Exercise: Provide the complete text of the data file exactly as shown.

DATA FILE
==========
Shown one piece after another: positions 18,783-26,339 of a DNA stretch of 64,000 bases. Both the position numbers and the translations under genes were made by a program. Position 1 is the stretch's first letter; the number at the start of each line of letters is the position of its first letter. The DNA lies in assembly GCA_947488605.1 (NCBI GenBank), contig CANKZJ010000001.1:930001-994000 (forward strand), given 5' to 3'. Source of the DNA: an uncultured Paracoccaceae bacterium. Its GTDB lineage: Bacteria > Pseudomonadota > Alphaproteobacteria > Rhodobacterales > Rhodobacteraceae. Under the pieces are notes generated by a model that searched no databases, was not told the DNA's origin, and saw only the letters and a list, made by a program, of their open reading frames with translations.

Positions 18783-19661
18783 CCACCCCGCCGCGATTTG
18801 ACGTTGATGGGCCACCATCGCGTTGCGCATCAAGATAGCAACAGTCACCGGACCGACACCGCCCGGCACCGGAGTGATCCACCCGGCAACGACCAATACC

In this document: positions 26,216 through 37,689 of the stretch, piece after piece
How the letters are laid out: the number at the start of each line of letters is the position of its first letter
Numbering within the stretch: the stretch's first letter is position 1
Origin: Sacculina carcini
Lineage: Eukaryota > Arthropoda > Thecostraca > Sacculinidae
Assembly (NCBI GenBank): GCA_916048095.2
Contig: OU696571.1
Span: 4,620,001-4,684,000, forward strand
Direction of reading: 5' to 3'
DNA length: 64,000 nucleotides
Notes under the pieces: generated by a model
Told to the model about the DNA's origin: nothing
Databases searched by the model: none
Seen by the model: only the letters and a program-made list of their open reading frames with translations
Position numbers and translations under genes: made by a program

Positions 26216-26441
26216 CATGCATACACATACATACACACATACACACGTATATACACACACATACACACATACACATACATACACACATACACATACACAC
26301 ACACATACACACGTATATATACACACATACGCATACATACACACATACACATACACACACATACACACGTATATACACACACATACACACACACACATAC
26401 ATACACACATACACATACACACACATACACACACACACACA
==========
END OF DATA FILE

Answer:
Shown one piece after another: positions 18,783-26,339 of a DNA stretch of 64,000 bases. Both the position numbers and the translations under genes were made by a program. Position 1 is the stretch's first letter; the number at the start of each line of letters is the position of its first letter. The DNA lies in assembly GCA_947488605.1 (NCBI GenBank), contig CANKZJ010000001.1:930001-994000 (forward strand), given 5' to 3'. Source of the DNA: an uncultured Paracoccaceae bacterium. Its GTDB lineage: Bacteria > Pseudomonadota > Alphaproteobacteria > Rhodobacterales > Rhodobacteraceae. Under the pieces are notes generated by a model that searched no databases, was not told the DNA's origin, and saw only the letters and a list, made by a program, of their open reading frames with translations.

Positions 18783-19661
18783 CCACCCCGCCGCGATTTG
18801 ACGTTGATGGGCCACCATCGCGTTGCGCATCAAGATAGCAACAGTCACCGGACCGACACCGCCCGGCACCGGAGTGATCCACCCGGCAACGACCAATACC

In this document: positions 26,216 through 37,689 of the stretch, piece after piece
How the letters are laid out: the number at the start of each line of letters is the position of its first letter
Numbering within the stretch: the stretch's first letter is position 1
Origin: Sacculina carcini
Lineage: Eukaryota > Arthropoda > Thecostraca > Sacculinidae
Assembly (NCBI GenBank): GCA_916048095.2
Contig: OU696571.1
Span: 4,620,001-4,684,000, forward strand
Direction of reading: 5' to 3'
DNA length: 64,000 nucleotides
Notes under the pieces: generated by a model
Told to the model about the DNA's origin: nothing
Databases searched by the model: none
Seen by the model: only the letters and a program-made list of their open reading frames with translations
Position numbers and translations under genes: made by a program

Positions 26216-26441
26216 CATGCATACACATACATACACACATACACACGTATATACACACACATACACACATACACATACATACACACATACACATACACAC
26301 ACACATACACACGTATATATACACACATACGCATACATACACACATACACATACACACACATACACACGTATATACACACACATACACACACACACATAC
26401 ATACACACATACACATACACACACATACACACACACACACA